A leading Australian mental health expert has slammed the creators of the US horror film 'Split', saying it wrongfully portrays a debilitating multiple personality disorder.
Australian doctor Cathy Kezelman has panned the movie, accusing the creators of stigmatising people with Dissociative Identity Disorder (DID), commonly known as multiple personality disorder.
The film, which opened in Australian cinemas today, featured Scottish actor James McAvoy in the role of Kevin, a sadistic Dissociative Identity Disorder sufferer with 23 different personalities, who abducts and terrorises three teenage girls.
Dr Kezelman said the character's portrayal was a "gross generalisation" of the disorder and that sufferers would find it insulting and traumatising.
"Having a film that stereotypes and sensationalises those that struggle with mental illness only adds to the stigma attached with such a disorder," she told SBS.
"It stigmatises people with mental health conditions such as this one, as dangerous.
"Research shows that’s not the case because people with this diagnosis are no more likely to be violent offenders than the rest of the population. So for people to experience it, and see a movie about their diagnosis, is very traumatising."
Dr Kezelman, who is president of trauma support group Blue Knot Foundation, said the disorder stemmed from childhood experiences of repeated abuse and tended to be characterised in several ways, including exhibiting traits such as day dreaming and the formation of separate personalities.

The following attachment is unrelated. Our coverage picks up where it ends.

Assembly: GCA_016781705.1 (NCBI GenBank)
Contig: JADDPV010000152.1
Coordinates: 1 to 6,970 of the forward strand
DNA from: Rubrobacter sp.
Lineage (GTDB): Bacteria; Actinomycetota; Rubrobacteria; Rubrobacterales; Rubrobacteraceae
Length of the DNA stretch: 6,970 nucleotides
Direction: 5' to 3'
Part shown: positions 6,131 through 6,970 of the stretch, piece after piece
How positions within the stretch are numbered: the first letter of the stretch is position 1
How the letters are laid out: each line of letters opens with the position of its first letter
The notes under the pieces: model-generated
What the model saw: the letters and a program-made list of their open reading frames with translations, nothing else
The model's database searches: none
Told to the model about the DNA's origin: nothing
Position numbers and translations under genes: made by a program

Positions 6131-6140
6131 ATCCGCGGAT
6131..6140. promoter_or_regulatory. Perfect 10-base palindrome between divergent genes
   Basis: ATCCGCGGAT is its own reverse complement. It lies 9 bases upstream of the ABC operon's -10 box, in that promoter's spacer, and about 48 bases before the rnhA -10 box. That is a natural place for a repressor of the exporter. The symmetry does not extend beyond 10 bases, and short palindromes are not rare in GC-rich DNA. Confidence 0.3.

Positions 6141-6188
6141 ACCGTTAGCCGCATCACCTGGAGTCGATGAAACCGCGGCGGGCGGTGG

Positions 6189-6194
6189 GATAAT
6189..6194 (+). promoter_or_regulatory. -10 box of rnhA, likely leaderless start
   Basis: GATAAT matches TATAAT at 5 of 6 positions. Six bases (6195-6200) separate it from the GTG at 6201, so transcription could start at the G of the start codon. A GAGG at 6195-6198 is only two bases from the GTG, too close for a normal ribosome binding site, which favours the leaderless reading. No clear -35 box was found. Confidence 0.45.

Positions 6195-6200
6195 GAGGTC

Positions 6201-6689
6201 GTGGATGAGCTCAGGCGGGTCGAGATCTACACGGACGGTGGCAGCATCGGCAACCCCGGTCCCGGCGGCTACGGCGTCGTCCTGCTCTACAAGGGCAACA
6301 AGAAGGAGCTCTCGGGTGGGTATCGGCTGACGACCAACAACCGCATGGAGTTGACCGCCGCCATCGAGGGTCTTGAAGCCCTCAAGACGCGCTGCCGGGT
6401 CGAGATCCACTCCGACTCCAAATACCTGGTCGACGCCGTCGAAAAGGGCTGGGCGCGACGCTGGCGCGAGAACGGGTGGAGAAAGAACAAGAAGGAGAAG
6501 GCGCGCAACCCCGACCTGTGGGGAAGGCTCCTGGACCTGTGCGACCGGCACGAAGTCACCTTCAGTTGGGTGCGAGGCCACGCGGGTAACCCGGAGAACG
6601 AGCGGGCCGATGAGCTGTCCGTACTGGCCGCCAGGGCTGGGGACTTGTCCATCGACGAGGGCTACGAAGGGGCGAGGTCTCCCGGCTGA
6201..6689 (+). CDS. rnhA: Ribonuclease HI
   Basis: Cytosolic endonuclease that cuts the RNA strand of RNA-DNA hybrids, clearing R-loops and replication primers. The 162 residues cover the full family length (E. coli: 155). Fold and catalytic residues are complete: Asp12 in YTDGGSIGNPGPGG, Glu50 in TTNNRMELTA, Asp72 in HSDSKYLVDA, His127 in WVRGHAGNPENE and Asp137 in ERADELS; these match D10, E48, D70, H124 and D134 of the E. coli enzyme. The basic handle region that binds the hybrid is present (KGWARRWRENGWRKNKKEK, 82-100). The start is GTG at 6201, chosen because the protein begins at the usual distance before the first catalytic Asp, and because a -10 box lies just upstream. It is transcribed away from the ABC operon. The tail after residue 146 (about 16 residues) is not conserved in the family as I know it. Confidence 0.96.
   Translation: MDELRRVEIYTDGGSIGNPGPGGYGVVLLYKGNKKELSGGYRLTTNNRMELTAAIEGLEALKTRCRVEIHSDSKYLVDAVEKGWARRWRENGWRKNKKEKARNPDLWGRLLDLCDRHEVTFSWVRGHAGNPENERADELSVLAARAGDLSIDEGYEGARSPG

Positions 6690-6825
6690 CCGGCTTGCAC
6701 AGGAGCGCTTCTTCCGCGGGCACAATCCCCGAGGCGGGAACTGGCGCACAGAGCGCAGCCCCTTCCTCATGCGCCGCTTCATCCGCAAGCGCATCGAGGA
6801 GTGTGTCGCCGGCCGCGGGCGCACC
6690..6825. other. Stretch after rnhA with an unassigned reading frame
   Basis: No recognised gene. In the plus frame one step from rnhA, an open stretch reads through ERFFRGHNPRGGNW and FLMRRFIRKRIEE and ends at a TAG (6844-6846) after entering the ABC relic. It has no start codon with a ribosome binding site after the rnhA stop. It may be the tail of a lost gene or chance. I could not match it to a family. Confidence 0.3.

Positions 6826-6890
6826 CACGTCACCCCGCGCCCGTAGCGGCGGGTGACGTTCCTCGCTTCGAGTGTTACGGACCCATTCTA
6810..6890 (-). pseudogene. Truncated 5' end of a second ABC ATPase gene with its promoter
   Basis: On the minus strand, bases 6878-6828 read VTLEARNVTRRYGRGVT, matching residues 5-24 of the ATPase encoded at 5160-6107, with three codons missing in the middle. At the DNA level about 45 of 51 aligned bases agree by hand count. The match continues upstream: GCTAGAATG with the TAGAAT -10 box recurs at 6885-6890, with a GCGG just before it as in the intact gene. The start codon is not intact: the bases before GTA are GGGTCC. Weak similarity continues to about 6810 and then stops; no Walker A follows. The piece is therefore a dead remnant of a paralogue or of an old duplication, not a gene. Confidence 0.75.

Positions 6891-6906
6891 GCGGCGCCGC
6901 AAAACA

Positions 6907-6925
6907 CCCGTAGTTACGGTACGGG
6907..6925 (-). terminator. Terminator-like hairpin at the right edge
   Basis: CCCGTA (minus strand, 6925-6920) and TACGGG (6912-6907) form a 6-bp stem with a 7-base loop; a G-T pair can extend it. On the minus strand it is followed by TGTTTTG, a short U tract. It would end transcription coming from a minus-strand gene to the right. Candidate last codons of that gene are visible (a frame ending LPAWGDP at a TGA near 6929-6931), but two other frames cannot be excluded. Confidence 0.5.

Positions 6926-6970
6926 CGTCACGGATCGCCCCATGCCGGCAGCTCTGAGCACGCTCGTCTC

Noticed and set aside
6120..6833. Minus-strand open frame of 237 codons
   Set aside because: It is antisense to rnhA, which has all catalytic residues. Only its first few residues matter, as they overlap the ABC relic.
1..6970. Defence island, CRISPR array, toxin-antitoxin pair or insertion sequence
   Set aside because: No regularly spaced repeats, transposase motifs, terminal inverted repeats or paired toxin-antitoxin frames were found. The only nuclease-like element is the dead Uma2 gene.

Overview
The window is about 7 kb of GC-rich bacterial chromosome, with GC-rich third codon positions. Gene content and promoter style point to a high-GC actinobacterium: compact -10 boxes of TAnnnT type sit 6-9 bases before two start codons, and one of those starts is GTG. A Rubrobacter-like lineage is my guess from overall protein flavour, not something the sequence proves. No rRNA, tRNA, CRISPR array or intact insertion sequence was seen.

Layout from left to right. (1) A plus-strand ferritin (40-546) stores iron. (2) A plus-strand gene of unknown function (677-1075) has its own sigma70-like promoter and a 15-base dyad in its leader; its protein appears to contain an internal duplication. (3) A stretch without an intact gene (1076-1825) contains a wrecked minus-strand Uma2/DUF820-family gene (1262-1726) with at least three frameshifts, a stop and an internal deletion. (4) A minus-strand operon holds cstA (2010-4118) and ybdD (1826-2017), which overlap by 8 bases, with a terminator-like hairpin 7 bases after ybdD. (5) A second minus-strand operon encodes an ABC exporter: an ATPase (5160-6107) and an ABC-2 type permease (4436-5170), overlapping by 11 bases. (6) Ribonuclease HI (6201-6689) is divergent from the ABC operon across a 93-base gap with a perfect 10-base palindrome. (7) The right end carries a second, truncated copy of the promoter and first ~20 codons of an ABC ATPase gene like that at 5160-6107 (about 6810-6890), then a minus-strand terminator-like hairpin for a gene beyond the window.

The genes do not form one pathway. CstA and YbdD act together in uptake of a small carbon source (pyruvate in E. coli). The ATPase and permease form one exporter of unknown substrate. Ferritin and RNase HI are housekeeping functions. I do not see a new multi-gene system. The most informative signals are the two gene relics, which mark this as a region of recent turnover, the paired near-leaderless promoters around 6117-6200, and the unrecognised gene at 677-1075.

"DIDs is a mental health condition which often occurs as a result of extreme abuse and neglect. It results from perpetrated crimes against innocent children and it creates terrifying conditions for people who experience it," she said.
"It’s very confusing, it’s very chaotic and people struggle to recover.
"The disassociation is actually a protective response which stops the person from being completely overwhelmed when they don't have the resources and support to cope. It's not about human weakness or a predisposition.
"There's a whole spectrum of kinds of dissociation, which can start from normal day-dreaming and inattention, to separate personalities, which are different fragments of a person which haven't integrated."
Dr Kezelman said research suggested that between one per cent and three per cent of the world's population suffer from the disorder.
She pointed to the soon-to-be published research paper, Mental Illness and Violent Behavior: The Role of Dissociation, which found that out of 173 people treated for the disorder, only three per cent reported having been charged with an offence in the past six months.
Blue Knot Foundation supports more than five million Australian adults who are survivors of childhood trauma.